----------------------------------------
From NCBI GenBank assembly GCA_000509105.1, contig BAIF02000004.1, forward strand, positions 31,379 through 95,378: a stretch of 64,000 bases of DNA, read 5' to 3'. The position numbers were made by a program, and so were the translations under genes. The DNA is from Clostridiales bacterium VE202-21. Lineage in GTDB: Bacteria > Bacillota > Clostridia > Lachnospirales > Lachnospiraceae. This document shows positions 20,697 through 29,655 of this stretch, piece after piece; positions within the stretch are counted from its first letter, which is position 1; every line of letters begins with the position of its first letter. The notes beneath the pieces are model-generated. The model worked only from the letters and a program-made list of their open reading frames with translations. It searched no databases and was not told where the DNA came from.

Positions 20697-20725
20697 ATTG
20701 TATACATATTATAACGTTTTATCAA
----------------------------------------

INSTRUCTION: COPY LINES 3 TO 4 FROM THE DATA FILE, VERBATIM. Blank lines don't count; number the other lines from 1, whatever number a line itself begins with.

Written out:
20697 ATTG
20701 TATACATATTATAACGTTTTATCAA